Recently we held a very informative online debate concerning energy efficiency and its impact on today’s critical infrastructure, on LinkedIn, with Vijay Chouhan, Energy and Sustainability Manager at Telefónica UK (O2) and Paul Eggleton, Director of FourCornerGlobal and founding-member of the Energy Managers Association.
An interesting result of an online poll carried out before the event showed that new cooling technologies can bring the most efficiencies in the short-term, but smart energy will be the next big thing. And smart metering, monitoring and controls are equally important, underpinning our day-to-day operations in the data center and telecoms network to ensure availability, utilization and efficiency. ‘What cannot be measured, cannot be managed or improved’, said the wise man.
The First Step Towards a Cognitive Infrastructure: Smart Energy Analytics
We already have energy analytics as a mandatory tool in most of Vertiv’s projects. Without measuring the present mode of operation in deep detail by extracting value from big data and creating intuitive and powerful interactive dashboards that can lead to actionable insights, we barely get started these days.
Even traditional areas like power and cooling are heavily relying on software and data to function. Dynamic controls can learn and define the behaviour of what we are now calling ‘cognitive infrastructure’.
Our systems can now learn and predict the best way to move electrons and cold air, at the right humidity levels, speed and pressure, to achieve maximum IT performance over time. Liquid cooling is another important area and should not be ignored, as innovations like immersion cooling are becoming practical and viable.
These technologies are achieving much better results than trained personnel, even if they were to monitor equipment 24/7, tweaking the equipment and room temperatures. So even a team of properly trained experts would lose the battle against these intelligent automated machines and devices.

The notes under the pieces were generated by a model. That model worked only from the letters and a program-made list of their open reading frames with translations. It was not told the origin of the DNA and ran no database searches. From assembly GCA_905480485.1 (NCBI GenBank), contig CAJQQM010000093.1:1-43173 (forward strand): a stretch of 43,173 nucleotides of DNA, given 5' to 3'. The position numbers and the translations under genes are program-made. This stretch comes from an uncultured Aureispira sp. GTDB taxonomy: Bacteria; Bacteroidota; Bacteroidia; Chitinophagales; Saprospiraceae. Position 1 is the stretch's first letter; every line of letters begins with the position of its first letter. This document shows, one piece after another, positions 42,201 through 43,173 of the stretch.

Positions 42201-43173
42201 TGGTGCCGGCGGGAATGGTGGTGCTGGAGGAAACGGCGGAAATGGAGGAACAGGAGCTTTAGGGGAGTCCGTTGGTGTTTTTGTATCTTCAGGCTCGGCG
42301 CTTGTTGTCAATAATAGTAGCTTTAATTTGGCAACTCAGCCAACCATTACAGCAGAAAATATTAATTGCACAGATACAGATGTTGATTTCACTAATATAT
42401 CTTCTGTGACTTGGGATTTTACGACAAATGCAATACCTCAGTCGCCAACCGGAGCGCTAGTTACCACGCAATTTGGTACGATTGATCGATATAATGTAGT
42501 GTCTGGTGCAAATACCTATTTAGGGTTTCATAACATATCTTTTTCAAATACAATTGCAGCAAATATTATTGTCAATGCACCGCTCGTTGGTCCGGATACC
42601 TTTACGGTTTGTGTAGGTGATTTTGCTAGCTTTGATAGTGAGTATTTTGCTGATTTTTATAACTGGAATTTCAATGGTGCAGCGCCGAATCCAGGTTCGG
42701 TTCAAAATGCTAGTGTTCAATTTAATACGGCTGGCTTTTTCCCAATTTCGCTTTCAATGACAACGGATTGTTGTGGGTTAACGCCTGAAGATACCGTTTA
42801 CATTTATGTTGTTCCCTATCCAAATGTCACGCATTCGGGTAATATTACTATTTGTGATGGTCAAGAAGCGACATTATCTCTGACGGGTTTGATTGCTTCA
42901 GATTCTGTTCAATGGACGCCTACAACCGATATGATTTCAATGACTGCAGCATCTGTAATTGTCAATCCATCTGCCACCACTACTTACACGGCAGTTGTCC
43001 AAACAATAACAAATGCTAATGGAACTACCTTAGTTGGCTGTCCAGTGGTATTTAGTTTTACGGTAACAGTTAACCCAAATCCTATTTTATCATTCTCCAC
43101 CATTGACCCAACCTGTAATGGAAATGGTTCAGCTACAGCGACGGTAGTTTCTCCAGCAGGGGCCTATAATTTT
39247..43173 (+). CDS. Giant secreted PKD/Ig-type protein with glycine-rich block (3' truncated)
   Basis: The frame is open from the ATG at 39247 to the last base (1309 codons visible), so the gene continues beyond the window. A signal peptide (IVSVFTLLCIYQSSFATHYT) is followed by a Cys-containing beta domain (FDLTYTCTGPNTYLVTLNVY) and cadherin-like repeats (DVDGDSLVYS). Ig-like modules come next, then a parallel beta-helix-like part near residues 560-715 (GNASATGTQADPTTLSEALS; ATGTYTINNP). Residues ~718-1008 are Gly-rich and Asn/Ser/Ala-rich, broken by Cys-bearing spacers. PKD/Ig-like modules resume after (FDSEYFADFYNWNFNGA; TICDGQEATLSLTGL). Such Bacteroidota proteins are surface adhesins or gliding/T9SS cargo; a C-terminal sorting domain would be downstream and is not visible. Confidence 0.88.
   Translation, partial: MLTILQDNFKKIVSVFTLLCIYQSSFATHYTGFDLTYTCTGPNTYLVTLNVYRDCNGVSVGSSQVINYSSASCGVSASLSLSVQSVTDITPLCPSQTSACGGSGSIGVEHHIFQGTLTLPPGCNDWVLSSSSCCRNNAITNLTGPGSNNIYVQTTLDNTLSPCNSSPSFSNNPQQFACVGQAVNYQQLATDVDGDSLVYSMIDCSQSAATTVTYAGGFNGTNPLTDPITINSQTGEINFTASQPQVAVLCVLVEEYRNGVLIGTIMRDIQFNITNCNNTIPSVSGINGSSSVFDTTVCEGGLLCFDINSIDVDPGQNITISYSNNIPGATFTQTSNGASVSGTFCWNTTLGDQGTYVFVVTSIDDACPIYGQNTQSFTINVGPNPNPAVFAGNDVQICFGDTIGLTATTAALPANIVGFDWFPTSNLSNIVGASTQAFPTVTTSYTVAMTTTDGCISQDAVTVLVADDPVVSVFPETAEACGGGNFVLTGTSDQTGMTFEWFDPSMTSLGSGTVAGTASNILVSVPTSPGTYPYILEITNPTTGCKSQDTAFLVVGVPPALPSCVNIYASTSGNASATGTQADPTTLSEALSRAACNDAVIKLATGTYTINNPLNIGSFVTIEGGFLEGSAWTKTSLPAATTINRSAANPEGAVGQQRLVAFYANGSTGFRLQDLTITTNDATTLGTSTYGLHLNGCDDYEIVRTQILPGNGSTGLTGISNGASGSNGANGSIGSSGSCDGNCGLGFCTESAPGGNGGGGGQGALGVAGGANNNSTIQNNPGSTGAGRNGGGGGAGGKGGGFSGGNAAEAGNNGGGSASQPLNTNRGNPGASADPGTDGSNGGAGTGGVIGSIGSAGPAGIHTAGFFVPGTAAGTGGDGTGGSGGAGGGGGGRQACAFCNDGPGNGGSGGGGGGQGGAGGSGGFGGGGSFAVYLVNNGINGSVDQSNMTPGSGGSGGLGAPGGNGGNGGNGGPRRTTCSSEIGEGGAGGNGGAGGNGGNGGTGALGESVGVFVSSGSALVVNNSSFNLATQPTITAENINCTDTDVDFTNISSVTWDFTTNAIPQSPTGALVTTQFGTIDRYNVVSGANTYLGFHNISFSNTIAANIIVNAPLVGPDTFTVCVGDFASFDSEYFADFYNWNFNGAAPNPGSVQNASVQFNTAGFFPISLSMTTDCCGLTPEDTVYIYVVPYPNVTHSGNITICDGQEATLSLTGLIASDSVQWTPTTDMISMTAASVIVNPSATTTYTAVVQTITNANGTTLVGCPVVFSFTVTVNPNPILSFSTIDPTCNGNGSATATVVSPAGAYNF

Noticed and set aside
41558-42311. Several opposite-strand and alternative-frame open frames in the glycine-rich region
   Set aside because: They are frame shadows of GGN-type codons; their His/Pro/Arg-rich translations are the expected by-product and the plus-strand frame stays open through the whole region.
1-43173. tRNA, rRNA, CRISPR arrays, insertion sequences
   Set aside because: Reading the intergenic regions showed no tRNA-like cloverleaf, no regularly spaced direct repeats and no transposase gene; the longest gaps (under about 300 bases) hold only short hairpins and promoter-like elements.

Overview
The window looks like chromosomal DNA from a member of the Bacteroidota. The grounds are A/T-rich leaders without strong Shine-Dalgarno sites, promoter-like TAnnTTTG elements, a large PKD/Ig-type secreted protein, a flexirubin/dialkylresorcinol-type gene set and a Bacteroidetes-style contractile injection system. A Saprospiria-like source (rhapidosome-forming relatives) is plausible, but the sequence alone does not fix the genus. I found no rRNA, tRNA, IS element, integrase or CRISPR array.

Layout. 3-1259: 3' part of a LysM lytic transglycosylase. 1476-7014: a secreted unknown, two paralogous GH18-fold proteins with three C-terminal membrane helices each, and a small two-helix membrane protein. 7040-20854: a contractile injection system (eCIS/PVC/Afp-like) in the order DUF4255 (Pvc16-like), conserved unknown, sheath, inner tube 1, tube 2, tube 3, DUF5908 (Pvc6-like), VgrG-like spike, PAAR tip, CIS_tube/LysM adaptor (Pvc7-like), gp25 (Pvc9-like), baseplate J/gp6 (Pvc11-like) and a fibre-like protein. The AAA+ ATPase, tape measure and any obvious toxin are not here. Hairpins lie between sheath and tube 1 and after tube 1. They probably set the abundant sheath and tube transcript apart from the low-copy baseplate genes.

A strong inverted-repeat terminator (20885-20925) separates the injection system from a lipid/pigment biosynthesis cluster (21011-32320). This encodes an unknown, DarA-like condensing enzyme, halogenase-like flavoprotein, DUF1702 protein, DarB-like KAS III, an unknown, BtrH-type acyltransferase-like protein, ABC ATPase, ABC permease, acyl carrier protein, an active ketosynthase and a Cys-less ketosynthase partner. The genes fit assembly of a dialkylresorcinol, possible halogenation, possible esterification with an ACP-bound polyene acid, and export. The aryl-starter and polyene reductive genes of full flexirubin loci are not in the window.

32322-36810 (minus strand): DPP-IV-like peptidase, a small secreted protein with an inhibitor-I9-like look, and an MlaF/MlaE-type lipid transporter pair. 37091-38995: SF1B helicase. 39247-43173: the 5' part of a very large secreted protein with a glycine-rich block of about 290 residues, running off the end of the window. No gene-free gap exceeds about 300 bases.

The Role of AI in Cognitive Infrastructure Starts with Smart Energy, and It Doesn't Stop There
Artificial Intelligence is here to stay and it will boost digital infrastructure operators’ energy and carbon efficiency strategies and improve many other areas, directly and indirectly.
An important example is related to predictive maintenance strategies, going above and beyond reactive, preventive and proactive maintenance. This means that the operator now knows the exact timing and procedure to sweat their assets and minimize risks and downtime. Anticipating physical behaviours and predicting end of life for different pieces of kit can be a powerful decision instrument when it comes to keeping the lights on and the internet running.
When it comes to smart energy, or energy ‘prosuming’ (energy consumers are also producers now), we see the key role that renewable energy sources play, especially solar and wind power, as well as the other key piece of the puzzle, called energy storage.
Hourly energy prices are starting to become available online in some countries, allowing market players to leverage new strategies. Take the classic use case of charging the electric car during the night and driving during the day, apart from optimizing resource consumption, these innovations also help to stabilize the power grid in a new era of multiple energy sources, types and uses.
Rationalizing the way we consume planet Earth's resources is a must, and we need to act now. We can already combine powerful hardware, software and services to improve and advance our critical infrastructure, to make it fit for the future and boost the circular economy. Coming generations will be thankful. Feel free to contact me to see how we can help you boost the energy efficiency within your critical infrastructure.
You can still be part of the energy debate! Listen to Telefónica share their best practices to improve energy efficiency in order to reach their ambitious sustainability targets, watch the recording here.